CHAPEL HILL, N.C. (WTVD) -- As Rom El-Hai continues to process the October 7 attacks in Israel, he's sharing his story with college students across North Carolina.
"You can call it luck, a miracle, that I'm still here," said El-Hai.
The 29-year-old was a volunteer at the Nova Music Festival.
"I've been to festivals in Israel, Europe, and South America, and the Nova (Music Festival) specifically was really supposed to be one of the biggest festivals in terms of the music scene in Israel," said El-Hai.
(The gunfire) was nonstop ... and you hear only the weapons of the Hamas, and (realize) no one is here to save us.Rom El-Hai
It began at midnight, with El-Hai and his friends showing up closer to 2 in the morning. At first glance, he was impressed by the set-up and noticed attendees from several different countries. Around 6:30, a terrifying scene caught El-Hai's attention.
"I'm in the middle of the dance floor and just looking at the sky, and I saw missiles exploding, (coming) from Gaza. And they were very close to us," El-Hai recalled.
While the presence of rockets is not unusual, the fact they were in an open space drew concern. That's when he and his friends collected their belongings and headed toward their car to leave. However, they were stuck in traffic amidst the rush. While still in his vehicle, he saw a vehicle come from the side and crash into three other cars. Moments later, the gravity of the situation came into fuller view.
"I saw a woman falling to the floor, full blood, and the people came next door screaming, 'She was shot. She was shot,'" said El-Hai.
At that moment, they realized they would be unable to drive away, so they got out of their car and started running toward the forest.
"(The gunfire) was nonstop and (we are) waiting and waiting, and it's continuing. And you hear only the weapons of the Hamas, and (realize) no one is here to save us," said El-Hai.
During the next eight hours, he and his friends slowly moved through the wooded area to not draw attention to themselves.
In total, El-Hai said they traveled about six kilometers, or nearly four miles before they connected with Israeli Police. It was only then that he learned of the totality of the attacks.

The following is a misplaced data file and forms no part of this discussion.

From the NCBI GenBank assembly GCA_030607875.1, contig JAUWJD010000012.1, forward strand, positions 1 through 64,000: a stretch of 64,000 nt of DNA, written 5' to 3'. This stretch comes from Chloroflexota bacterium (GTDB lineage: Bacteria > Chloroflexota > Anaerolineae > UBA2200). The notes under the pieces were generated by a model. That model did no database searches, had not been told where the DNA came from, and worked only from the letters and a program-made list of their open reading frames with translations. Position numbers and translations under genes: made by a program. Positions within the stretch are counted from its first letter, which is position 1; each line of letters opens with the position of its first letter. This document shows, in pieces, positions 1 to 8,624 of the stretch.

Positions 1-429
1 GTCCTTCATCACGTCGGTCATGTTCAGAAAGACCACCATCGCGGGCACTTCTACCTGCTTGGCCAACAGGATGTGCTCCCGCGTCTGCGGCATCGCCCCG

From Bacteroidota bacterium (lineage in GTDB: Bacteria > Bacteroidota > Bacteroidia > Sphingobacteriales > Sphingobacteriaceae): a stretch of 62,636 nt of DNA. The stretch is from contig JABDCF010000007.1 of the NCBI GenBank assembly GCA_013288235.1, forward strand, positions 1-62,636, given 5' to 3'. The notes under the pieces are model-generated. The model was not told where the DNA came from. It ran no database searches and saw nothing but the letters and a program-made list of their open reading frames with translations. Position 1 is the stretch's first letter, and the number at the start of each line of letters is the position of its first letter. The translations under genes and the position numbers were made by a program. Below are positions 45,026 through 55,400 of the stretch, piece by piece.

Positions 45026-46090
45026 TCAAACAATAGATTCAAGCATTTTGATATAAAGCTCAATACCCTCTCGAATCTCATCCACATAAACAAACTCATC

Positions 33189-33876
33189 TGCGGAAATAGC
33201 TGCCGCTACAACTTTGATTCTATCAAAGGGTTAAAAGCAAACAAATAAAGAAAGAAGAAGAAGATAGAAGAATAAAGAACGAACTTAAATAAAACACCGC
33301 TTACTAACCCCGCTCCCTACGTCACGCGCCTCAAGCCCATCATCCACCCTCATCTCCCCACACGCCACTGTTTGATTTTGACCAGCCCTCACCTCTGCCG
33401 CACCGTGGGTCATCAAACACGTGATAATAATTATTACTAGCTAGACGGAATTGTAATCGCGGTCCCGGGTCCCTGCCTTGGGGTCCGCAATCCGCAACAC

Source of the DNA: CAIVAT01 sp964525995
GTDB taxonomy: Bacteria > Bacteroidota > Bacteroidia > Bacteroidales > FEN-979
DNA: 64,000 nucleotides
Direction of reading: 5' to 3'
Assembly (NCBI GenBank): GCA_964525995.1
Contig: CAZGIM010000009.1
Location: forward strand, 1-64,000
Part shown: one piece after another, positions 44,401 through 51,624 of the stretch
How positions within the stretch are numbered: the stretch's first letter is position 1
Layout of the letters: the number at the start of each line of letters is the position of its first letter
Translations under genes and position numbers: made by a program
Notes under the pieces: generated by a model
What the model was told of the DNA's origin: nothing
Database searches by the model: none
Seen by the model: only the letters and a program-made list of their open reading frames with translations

"To be reunited with my family and after I saw that, it was not a happy moment. It was horrible. I had a lot of blame, a lot of shame. Why did I survive and my friends did not?" said El-Hai.
El-Hai said one of his friends was killed in the attack, and the identities of the victims were released in the following days and weeks. He recognized more victims.
"The first week (following the attacks) was extremely hard. I was unable to sleep, unable to eat. I was always listening to the news until I felt I was going crazy. I was depressed and angry," El-Hai said.
He credited services set up specifically for survivors of the music festival, featuring psychologists, therapists, and musicians, for helping him through the initial difficult period. Now, he's sharing his experience with others.
"When I was a child, an older guy came to our school to bring testimony of what he'd been through in the Holocaust. And now I'm here and speaking with the young people and giving them my testimonies," said El-Hai.
He's met with students at Duke, Elon, and UNC-Chapel Hill thus far, and plans to speak to a group of adults in Raleigh, amidst trips to other states.
"I knew it was going to be tough. It was hard to listen to. There was a lot of people in that room. I could hear people sniffling. It was really hard to hold back those emotions," said Samantha Katz, a senior at Elon University.
Katz has since shared El-Hai's remarks, which were recorded, with family and friends.
"It is documented history that we can share and use as education," said Katz.
She's been upset by a rise of antisemitism following the terrorist attacks, with incidents on college campuses drawing national attention.
"It was really important that we had a speaker here who shared their story, shared photos and videos. I was not expecting that. That really added to the impact for me. You cannot deny the terrors and this terrorism happening, and I think that was really important that we had a speaker here who was able to share those experiences," Katz explained.
El-Hai credited students at each of his stops for their intellect and willingness to engage, appreciating their show of support.
"This is not the first time that we've had a great showing of community members coming together to support and hear about what's going on," said Katz.
As El-Hai continues speaking out, he looks toward a more joyous future.
"There is something I know for sure, and it's a promise. We are going to dance again," said El-Hai.